Until further study, pregnant women are generally not recommended to take sleeping pills. Your doctor will likely only prescribe sleeping medications that have been tested on pregnant women and are proven safe, or if the health benefits outweigh any risk. If you are pregnant and experiencing insomnia or having trouble sleeping, always talk to your doctor before using any type of sleep aid to make sure it will not affect your baby.
Many women rave about mineral makeup because it does not contain harsh chemicals and preservatives. Mineral makeup can be ideal for sensitive skin because it does not cause irritations unlike other types of cosmetics. Unfortunately, mineral makeup is not entirely hazard-free. Some ingredients found in mineral makeup can be harmful to health, and some are also found in other types of makeup. Before applying mineral makeup on your skin, be aware of the hazards it poses and decide for yourself whether the benefits outweigh the risks.
Pectin is a water-soluble substance found in the cell walls of ripe fruits, such as grapefruit, apples and oranges. According to WebMD, grapefruit pectin is useful in lowering cholesterol and triglycerides; it also helps prevent colon and prostate cancers. Although grapefruit pectin has many health benefits, it also has some side effects that you should know about. Find out if the benefits outweigh the side effects before you gobble up grapefruit pectin.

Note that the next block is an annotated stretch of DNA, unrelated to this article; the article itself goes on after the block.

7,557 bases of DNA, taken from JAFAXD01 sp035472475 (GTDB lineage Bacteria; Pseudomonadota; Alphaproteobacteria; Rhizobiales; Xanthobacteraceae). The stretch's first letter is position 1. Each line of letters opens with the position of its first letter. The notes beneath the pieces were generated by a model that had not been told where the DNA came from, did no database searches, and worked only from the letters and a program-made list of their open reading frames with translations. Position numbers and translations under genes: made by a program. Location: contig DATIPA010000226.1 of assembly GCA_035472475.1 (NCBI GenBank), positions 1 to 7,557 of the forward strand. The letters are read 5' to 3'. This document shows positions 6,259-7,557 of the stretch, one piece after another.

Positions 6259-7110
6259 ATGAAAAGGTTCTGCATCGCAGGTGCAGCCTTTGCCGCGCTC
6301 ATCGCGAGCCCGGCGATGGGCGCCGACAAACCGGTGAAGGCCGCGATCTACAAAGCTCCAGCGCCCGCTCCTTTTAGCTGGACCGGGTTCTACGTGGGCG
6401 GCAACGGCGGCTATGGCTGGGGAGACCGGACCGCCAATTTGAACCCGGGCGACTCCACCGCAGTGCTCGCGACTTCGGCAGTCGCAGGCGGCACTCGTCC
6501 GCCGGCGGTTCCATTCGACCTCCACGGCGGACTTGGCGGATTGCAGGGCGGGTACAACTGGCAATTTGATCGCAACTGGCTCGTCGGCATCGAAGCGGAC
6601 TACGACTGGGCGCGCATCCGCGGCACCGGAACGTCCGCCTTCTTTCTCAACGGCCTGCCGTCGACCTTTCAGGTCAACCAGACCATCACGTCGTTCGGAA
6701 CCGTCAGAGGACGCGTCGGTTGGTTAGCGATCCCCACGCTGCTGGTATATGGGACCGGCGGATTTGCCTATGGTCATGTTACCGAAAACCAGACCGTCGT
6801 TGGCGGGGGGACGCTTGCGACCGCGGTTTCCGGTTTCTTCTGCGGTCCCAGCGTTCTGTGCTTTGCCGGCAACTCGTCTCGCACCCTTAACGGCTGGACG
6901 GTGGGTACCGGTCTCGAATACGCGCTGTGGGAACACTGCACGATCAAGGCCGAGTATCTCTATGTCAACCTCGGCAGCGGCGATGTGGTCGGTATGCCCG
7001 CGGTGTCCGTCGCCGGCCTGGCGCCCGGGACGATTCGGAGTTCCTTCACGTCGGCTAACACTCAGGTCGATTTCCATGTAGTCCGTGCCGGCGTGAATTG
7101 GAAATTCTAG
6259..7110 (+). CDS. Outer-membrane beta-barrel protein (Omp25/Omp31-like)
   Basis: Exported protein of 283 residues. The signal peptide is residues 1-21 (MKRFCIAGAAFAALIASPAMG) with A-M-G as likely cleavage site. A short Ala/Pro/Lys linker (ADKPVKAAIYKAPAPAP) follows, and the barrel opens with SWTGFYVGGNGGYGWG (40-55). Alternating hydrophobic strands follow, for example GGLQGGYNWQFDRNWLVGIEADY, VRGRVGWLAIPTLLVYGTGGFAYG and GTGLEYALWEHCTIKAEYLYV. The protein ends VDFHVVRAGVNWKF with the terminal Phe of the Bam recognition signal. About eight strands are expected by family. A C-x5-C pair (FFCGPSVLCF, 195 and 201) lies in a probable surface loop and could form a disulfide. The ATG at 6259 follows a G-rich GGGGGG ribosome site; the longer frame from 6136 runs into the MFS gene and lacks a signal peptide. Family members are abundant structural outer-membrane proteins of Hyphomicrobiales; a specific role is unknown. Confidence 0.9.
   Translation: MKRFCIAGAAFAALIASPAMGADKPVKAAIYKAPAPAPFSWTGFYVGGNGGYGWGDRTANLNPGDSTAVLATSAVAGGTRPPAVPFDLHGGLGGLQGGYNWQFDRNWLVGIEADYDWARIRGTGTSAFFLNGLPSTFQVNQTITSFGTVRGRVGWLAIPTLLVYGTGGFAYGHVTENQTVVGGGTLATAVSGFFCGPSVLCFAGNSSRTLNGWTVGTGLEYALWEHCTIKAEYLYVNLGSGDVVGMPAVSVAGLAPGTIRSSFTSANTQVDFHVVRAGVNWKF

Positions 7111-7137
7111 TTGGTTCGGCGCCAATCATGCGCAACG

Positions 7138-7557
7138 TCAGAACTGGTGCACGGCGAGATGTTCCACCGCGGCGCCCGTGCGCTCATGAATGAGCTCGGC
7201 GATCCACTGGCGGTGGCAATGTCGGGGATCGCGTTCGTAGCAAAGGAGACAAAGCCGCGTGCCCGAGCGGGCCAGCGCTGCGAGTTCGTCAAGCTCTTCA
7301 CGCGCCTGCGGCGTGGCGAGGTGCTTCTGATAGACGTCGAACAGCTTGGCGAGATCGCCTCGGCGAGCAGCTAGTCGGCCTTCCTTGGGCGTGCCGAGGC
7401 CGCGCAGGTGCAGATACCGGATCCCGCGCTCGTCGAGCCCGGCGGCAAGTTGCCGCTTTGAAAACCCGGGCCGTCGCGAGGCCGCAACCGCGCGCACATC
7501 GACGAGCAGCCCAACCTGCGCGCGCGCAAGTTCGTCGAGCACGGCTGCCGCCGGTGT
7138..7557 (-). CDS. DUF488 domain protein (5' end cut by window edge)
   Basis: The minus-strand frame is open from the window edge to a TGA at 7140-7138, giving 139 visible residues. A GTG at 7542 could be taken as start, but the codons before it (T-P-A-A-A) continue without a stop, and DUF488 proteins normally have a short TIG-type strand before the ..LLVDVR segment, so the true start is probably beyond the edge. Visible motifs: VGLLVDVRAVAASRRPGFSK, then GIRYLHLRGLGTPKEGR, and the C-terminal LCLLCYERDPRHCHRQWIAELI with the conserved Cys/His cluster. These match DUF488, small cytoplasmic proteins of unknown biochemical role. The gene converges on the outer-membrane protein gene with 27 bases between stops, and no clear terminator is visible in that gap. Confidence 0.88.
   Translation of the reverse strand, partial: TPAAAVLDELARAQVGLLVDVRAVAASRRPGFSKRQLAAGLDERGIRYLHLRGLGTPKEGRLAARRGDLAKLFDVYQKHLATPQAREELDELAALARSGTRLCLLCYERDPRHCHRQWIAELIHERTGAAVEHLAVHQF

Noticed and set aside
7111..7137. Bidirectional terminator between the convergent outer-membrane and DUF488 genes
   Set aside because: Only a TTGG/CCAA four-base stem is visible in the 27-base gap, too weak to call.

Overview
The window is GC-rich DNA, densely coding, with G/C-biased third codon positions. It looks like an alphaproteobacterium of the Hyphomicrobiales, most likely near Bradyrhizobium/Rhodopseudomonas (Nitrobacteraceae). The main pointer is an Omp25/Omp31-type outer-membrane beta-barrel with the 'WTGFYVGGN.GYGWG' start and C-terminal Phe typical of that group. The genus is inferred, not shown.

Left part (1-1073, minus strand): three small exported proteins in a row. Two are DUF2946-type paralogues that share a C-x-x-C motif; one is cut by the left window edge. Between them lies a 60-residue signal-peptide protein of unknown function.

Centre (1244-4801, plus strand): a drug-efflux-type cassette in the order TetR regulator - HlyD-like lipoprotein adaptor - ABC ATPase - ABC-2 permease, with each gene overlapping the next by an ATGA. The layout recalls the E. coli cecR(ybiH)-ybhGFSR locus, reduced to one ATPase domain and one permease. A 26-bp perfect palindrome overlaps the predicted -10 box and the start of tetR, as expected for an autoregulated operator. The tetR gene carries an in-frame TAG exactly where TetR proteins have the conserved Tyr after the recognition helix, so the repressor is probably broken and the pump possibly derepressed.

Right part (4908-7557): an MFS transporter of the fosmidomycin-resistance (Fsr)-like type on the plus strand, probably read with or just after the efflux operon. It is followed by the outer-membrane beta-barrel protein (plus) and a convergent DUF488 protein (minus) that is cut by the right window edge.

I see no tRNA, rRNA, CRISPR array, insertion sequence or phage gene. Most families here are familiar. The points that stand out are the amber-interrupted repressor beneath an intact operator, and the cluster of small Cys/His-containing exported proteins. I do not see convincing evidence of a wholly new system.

“Organic foods” refer to items grown without the use of chemical fertilizers or pesticides. Organic foods can be single pieces of produce like apples, multi-ingredient products like crackers, or refer to animal products where the animal was fed organically-grown grains and not given antibiotics. Organic foods are eco-friendly, though pricey. Unless you purchase organic foods from a local farmer, these non-toxic items will cost considerably more than conventionally-grown foods. It’s up to you to determine if the benefits outweigh the costs. Either way, organic foods are part of a booming industry.
The recent H1N1 swine flu virus was certainly deadly for the population as a whole, killing 305 Americans, but pregnant women were at a disproportionally higher risk for death. Pregnant women, even if they were healthy, were more likely to develop severe disease after infection with the virus. They were four times more likely to be hospitalized, with a much higher death rate. These facts were cited by researchers in their effort to correct what they believe is an urgent need to perform clinical testing on pregnant women (from a recent article in the New England Journal of Medicine). They claim that pregnant women are virtually excluded from medical research. Because clinical testing poses potential risks for participants, is it safe for pregnant women to be a part of this group, possibly risking not only their own health, but the health of their fetus?